After launching a successful terror attack to free a fellow jihadi that left several slain policemen in its wake last month, the militant commander of Kashmir’s Hizb al-Mujahidin—“the Party of Jihadis”—justified the murders by saying, “We love and hate for the sake of Allah.”
In this otherwise cryptic assertion lies the root of Islam’s conflict with the rest of the world. “Loving and hating for the sake of Allah” is one of several translations of the Islamic doctrine of al-wala’ wa al-bara’ (which since 2006 I have generally translated as “Loyalty and Enmity”).
The wala’ portion—“love,” “loyalty,” etc.—requires Muslims always to aid and support fellow Muslims (including jihadis, for example through funds or zakat). As one medieval Muslim authority explained, the believer “is obligated to befriend a believer—even if he is oppressive and violent toward you — while he must be hostile to the infidel—even if he is liberal and kind to you” (The Al Qaeda Reader, p. 64 ). This is a clear reflection of Koran 48:29: “Muhammad is the Messenger of Allah; and those with him are forceful against the disbelievers, merciful among themselves.”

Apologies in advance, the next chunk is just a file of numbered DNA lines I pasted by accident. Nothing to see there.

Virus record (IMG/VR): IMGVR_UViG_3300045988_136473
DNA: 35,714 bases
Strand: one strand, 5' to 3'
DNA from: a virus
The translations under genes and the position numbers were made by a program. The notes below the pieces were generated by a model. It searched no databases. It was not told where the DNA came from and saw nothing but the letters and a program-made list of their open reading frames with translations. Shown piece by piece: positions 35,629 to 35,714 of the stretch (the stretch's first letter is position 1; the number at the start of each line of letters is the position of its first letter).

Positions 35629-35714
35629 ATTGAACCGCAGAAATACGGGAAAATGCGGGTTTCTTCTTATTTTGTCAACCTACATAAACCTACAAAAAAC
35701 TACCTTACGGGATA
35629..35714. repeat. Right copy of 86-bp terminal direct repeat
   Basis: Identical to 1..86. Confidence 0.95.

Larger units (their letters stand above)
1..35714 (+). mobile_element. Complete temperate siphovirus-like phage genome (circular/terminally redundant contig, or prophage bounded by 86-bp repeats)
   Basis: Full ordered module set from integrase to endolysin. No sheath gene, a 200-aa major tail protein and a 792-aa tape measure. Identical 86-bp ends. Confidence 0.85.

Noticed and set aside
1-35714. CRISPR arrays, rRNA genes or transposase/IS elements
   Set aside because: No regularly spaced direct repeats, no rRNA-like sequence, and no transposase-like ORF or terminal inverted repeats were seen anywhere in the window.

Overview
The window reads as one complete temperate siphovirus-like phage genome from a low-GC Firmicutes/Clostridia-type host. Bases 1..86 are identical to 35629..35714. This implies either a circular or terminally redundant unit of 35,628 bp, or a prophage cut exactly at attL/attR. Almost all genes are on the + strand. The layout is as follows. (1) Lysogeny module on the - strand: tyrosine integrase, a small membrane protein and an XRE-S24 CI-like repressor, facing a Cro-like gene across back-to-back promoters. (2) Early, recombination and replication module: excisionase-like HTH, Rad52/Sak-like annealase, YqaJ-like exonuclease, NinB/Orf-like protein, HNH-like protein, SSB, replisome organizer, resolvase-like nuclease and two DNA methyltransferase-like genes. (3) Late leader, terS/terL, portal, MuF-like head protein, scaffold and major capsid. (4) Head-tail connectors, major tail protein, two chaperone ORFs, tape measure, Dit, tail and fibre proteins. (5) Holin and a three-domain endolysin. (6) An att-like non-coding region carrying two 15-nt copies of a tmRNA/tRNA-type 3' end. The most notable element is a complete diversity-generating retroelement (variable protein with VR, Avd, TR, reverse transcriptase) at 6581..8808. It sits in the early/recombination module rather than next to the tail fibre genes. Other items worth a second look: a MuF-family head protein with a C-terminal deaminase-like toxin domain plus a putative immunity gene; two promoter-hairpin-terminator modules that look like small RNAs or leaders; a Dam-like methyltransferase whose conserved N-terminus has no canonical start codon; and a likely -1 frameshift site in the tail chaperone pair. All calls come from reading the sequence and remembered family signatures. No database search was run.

But it is the bara’—the “hate”—that so regularly manifests itself that even those in the West who are not necessarily acquainted with the particulars of Muslim doctrine sense it. For instance, in November 2015, after a series of deadly terror strikes in the West, then presidential candidate Donald Trump said, “I think Islam hates us. There’s something there that — there’s a tremendous hatred there. There’s a tremendous hatred. We have to get to the bottom of it. There’s an unbelievable hatred of us.”
This “tremendous” and “unbelievable hatred” is not a product of grievances, political factors, or even an “extremist” interpretation of Islam; rather, it is a direct byproduct of mainstream Islamic teaching. Koran 60:4 is the cornerstone verse of this doctrine and speaks for itself.